“Taken together, these are worrying signs of growing violations of the rights of people in Nigeria to peacefully assemble freely and express their views without the fear of being detained or harassed,” said Makmid Kamara.

    “Amnesty International Nigeria is therefore calling on the Nigerian government to comply with its obligations under international human rights law and the fundamental rights provisions in the Nigerian Constitution which guarantee freedom of peaceful assembly and expression. Everyone must be able to express his or her opinion, including through peaceful protest.”

    Amnesty International Nigeria is also calling on the Nigerian government to take urgent steps to bring an end to detention without trial and intimidation and harassment of journalists and bloggers, and the security forces’ excessive use of force to disperse peaceful protests.


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    Source: PAX
    Country: Djibouti, Eritrea, Ethiopia, Kenya, Somalia, South Sudan, Sudan, Uganda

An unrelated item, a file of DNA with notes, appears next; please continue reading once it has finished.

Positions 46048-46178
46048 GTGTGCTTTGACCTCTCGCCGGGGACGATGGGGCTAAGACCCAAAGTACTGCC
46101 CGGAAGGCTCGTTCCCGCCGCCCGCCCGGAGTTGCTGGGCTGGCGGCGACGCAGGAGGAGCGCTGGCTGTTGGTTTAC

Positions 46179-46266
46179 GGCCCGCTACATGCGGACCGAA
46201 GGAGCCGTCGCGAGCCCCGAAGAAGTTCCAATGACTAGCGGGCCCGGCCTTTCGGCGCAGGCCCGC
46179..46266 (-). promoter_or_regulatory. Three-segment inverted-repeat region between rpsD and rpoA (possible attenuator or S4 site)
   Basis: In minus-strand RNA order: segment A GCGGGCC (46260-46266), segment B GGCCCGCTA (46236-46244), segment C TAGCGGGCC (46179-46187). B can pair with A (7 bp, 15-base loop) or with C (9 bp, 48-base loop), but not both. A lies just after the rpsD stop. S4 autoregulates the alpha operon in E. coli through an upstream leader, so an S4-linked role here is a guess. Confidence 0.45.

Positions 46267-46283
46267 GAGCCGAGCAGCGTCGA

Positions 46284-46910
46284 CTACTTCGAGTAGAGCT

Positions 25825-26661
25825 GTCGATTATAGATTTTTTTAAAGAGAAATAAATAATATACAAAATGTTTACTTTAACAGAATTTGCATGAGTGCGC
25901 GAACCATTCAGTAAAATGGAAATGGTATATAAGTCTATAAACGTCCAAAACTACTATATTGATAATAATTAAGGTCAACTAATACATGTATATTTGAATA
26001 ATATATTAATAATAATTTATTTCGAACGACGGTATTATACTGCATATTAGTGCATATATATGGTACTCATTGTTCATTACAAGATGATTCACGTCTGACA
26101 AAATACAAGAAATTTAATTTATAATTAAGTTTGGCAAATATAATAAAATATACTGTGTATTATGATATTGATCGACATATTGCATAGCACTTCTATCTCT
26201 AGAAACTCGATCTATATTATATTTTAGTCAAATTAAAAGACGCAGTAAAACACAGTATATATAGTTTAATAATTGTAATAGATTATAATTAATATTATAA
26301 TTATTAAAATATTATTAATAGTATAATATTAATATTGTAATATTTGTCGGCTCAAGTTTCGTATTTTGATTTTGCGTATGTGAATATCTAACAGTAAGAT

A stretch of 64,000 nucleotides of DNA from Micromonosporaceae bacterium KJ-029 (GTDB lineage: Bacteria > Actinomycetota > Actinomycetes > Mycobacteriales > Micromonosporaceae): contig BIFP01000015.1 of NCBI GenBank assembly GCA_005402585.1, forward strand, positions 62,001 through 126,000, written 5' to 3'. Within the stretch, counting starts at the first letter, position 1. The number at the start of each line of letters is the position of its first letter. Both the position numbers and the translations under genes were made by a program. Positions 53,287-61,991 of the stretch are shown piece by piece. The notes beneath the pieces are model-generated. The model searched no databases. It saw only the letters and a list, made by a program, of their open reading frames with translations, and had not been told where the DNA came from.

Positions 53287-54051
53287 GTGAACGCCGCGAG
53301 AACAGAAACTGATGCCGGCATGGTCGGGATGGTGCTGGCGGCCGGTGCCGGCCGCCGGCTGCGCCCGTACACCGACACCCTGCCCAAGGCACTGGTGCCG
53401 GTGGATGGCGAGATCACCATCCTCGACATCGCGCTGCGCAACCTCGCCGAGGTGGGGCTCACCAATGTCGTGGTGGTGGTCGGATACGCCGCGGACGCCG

A large number of people in the Horn of Africa have grown up in the midst of armed conflict. They are never far from violence and danger. The abundance of weapons in the region and the constant influx of new arms play a large role in these conflicts. In the report 'Armed and insecure', PAX provides a unique overview of the manner in which armed conflict and the arms trade reinforce each other.

    'Armed and insecure' deals with the security situation and the arms trade between 2010 and 2015 in Djibouti, Eritrea, Ethiopia, Kenya, Somalia, South Sudan, Sudan and Uganda.


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    Source: UN Office for the Coordination of Humanitarian Affairs
    Country: South Sudan

    Background

    Tensions in Yei began in late 2015 with the arrival of new security forces to the area. Tensions were exacerbated between the local community and security forces following the killing of a Catholic nun and medical doctor who was shot by SPLA forces at a checkpoint on 16 May 2016, and later died from her injuries. Following the July fighting in Juba, Yei Town and areas south of Yei in the Lasu Payam and towards the Yei – Kaya road have seen intense fighting and insecurity. Large numbers of civilians have fled across the border to Uganda and Democratic Republic of Congo, while thousands are reported to remain trapped in areas outside of Yei town where clashes are ongoing. Targeting of civilians -including killings, abductions, sexual violence, forced recruitment and mistreatment by armed groups- has been reported. On 6-8 September, an inter-agency rapid needs assessment and response mission travelled to Yei to assess the humanitarian needs.